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Frank et al have elegantly demonstrated in animal models of ventilator associated lung injury (VALI) that interleukin 1β (IL1β) may play a role in the development of alveolar barrier dysfunction. However, the ventilation strategy used for these experiments (with a very high tidal volume of 30 ml/kg) induced an increase in IL1β of only 36 pg/ml in lavage as opposed to 7 pg/ml in their control animals, a level that in their in vitro models of epithelial resistance and permeability did not significantly affect permeability.1
Our recent study published in Thorax has evaluated IL1β levels in bronchoalveolar lavage fluid in patients with adult respiratory distress syndrome (ARDS) as 143 pg/ml.2 Thus their animal model does not adequately reflect the in vivo situation in patients with established ARDS. We believe this may be important because several lines of evidence suggest that IL1β may play a role in stimulating repair of the alveolar epithelium.
Effective alveolar repair following the development of ARDS is believed to involve the transdifferentiation of alveolar type II cells (ATII), which retain stem cell-like properties, into type I cells via intermediate cell phenotypes. The turnover rate of ATII cells is boosted after acute lung injury and the recovery process is believed to involve cell migration and proliferation in addition to transdifferentiation of ATII epithelial cells.3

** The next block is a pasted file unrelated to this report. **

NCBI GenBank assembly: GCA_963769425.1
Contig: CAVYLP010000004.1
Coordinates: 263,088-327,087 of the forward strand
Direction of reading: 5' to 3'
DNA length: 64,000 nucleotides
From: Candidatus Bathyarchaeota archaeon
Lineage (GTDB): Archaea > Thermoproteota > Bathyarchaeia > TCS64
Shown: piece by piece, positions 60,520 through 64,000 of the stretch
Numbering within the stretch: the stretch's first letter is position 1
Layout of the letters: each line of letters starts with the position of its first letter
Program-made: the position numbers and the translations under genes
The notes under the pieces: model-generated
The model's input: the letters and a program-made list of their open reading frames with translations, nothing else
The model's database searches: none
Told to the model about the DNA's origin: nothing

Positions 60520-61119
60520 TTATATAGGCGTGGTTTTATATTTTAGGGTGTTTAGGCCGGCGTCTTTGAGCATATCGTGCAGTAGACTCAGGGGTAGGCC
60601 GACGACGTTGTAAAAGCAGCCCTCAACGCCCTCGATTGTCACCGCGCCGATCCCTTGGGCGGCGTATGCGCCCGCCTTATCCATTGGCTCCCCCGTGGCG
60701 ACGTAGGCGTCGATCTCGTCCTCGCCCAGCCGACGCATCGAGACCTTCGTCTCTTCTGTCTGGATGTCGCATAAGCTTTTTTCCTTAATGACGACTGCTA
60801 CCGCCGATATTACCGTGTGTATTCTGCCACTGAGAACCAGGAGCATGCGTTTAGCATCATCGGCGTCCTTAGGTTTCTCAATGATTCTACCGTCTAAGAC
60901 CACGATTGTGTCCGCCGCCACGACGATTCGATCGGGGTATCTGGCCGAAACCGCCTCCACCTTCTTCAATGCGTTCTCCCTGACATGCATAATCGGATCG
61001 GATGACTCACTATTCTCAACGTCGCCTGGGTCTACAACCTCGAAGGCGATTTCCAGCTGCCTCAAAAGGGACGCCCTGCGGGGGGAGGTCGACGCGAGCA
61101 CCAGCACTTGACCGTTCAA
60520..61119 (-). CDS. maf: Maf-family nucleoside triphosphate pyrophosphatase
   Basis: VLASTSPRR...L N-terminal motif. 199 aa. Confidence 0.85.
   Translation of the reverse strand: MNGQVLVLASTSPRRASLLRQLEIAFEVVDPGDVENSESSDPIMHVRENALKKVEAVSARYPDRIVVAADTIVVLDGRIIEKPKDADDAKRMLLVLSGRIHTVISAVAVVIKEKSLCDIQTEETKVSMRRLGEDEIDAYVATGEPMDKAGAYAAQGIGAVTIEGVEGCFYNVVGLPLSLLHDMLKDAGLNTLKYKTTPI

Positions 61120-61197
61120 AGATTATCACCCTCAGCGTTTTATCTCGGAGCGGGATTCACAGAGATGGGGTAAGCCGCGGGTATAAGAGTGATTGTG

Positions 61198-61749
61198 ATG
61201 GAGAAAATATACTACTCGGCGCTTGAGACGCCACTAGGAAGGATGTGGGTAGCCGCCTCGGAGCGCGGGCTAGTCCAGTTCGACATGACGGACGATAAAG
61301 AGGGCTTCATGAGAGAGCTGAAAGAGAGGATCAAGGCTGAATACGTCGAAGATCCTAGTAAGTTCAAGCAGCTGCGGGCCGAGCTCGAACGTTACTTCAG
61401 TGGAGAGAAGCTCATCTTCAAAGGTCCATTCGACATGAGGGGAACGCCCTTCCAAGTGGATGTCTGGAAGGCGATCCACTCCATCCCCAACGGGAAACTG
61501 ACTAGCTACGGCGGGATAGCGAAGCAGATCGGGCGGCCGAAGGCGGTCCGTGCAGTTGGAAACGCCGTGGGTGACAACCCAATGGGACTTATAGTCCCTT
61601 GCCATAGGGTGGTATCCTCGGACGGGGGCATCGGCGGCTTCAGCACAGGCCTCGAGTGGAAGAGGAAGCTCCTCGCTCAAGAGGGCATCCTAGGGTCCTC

Geiser et al were the first to show that pulmonary oedema fluid, early in the course of ARDS, stimulates repair of wounded monolayers in culture to a greater extent than plasma obtained from the same patients or pulmonary oedema fluid from patients with hydrostatic oedema.4 The potential of oedema fluid to promote wound repair was associated with a trend towards improved survival and reduction in the duration of ventilation. The enhanced wound repair is IL1β dependent and mediated by autocrine release of epidermal growth factor and transforming growth factor α.5 Recently, we have further demonstrated that lung lavage fluid from ARDS patients treated with intravenous salbutamol enhanced A549 monolayer wound repair responses compared with placebo treated patients in vitro by an IL1β dependent mechanism.2
In conclusion, the data from the study by Frank et al clearly demonstrate that increased IL1 signalling may be an early mechanism of alveolar barrier dysfunction in VALI in rats and mice. However, significant evidence suggests that once ARDS is established, elevated IL1 levels may have beneficial effects on epithelial repair. We believe that this may therefore account for the apparent failure of anti-IL1 strategies in humans with ARDS.
Competing interests: None.